We talk to chefs like Tom Colicchio, Wylie Dufresne and Anne Burrell about the kitchens they would build if money and space were no object
We all complain about not having enough space to cook in our kitchens, but the fact is that most professional kitchens aren’t the glossy, palatial kitchens we imagine. This is especially true in cities like New York, where real estate is at a premium — professional (and personal) kitchens are tiny. If these kitchens can push out food for hundreds of patrons each night, then my fellow tiny apartment kitchen folks, we can, too.tiny kitchen usable all depends on storage and editing what you keep in the drawers and cabinets. Counter space is a premium, so only keep the appliances you absolutely use every day on top. Everything else can be stored in cabinets.
Then, there are the things you can purchase that will add storage without taking up too much space. For instance, rolling carts offer storage space below, and counter space on top. Plus, you can move them around so they are never “in the way.”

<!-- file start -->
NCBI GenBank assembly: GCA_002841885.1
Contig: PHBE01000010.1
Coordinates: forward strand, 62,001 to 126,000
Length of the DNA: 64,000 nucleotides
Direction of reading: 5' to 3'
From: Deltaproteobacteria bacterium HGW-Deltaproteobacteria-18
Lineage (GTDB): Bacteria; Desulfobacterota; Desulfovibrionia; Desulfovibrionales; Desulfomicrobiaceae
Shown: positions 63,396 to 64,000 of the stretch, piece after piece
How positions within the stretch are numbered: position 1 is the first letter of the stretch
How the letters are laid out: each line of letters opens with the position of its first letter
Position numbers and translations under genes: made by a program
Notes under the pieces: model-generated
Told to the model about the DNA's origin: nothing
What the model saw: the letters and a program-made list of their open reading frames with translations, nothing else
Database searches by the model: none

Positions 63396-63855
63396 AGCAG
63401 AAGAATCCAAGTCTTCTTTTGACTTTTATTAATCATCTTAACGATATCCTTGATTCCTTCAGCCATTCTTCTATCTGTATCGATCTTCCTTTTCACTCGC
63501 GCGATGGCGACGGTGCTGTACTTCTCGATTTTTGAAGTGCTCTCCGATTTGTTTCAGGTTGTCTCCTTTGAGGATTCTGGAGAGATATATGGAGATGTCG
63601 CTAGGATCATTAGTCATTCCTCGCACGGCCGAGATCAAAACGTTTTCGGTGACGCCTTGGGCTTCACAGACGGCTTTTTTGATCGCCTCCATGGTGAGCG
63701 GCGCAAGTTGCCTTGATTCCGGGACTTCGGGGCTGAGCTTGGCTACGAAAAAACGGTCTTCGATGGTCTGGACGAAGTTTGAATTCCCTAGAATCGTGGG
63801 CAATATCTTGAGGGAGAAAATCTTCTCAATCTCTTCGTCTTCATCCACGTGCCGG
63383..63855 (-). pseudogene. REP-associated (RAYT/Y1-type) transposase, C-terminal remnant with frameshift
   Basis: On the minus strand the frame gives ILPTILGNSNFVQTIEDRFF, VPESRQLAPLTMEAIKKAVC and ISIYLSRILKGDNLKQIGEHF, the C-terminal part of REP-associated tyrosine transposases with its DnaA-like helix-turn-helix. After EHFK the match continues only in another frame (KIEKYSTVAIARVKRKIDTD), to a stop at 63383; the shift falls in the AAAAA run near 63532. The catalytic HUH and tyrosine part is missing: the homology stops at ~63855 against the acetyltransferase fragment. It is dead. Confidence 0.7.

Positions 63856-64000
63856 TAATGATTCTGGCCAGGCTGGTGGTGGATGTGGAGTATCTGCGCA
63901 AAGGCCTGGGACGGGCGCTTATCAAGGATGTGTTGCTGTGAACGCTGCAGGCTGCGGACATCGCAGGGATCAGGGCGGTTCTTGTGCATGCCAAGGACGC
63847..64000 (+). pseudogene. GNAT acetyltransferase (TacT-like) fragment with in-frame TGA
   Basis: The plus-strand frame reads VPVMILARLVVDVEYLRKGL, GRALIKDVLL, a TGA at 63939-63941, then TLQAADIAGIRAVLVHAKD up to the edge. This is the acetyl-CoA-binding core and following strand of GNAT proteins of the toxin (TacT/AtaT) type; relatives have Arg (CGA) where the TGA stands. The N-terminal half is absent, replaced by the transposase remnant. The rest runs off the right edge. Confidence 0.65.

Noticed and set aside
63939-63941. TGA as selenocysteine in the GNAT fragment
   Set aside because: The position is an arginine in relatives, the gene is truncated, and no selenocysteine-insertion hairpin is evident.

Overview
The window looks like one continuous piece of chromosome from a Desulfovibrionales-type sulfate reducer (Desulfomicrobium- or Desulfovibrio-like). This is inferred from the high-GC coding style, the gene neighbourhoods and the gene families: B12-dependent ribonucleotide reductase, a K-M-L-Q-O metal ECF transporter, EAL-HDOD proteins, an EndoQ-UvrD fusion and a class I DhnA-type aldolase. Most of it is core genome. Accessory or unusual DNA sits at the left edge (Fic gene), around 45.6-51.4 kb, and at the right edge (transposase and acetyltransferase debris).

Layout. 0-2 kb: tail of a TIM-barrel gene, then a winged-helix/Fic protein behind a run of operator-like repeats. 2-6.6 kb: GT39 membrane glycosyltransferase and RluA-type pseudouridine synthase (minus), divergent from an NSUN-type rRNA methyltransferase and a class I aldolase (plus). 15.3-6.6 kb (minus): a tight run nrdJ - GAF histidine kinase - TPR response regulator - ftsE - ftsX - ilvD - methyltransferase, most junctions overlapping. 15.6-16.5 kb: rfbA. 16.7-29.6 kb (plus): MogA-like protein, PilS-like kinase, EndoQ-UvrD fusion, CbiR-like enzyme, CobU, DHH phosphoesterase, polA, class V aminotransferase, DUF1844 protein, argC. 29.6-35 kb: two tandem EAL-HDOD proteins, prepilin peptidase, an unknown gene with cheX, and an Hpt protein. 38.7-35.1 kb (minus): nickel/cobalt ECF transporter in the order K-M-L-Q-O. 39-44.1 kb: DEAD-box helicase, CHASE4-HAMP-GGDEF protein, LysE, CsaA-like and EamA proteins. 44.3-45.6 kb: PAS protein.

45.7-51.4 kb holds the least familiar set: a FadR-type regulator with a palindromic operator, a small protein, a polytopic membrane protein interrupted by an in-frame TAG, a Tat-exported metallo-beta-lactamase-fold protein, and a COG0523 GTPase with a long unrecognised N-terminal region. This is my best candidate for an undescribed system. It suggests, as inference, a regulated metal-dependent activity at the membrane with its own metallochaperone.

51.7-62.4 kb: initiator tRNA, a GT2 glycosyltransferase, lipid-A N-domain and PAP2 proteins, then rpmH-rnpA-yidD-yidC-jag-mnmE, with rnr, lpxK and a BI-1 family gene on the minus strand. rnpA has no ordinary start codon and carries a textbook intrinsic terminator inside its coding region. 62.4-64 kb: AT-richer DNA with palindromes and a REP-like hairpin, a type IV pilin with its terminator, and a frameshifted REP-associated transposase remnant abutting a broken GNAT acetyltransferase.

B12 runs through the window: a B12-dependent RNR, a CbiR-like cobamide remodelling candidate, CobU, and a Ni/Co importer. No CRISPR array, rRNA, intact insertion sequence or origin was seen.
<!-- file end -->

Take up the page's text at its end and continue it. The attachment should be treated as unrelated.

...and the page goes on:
Finally, think vertically. Use your walls and ceilings to maximize room. Add open shelving for quick access to bowls, plates, and cups. Hang pans from the ceiling, and skip the space-stealing knife drawer by mounting a magnetic strip on the wall for your knives instead.
With only a few items, and a little creativity, you will find that cooking even in small spaces can be enjoyable and organized. There is always one benefit to small kitchens — everything is literally within arm’s reach.
Angela Carlos is the Cook Editor at The Daily Meal. Find her on Twitter and tweet @angelaccarlos.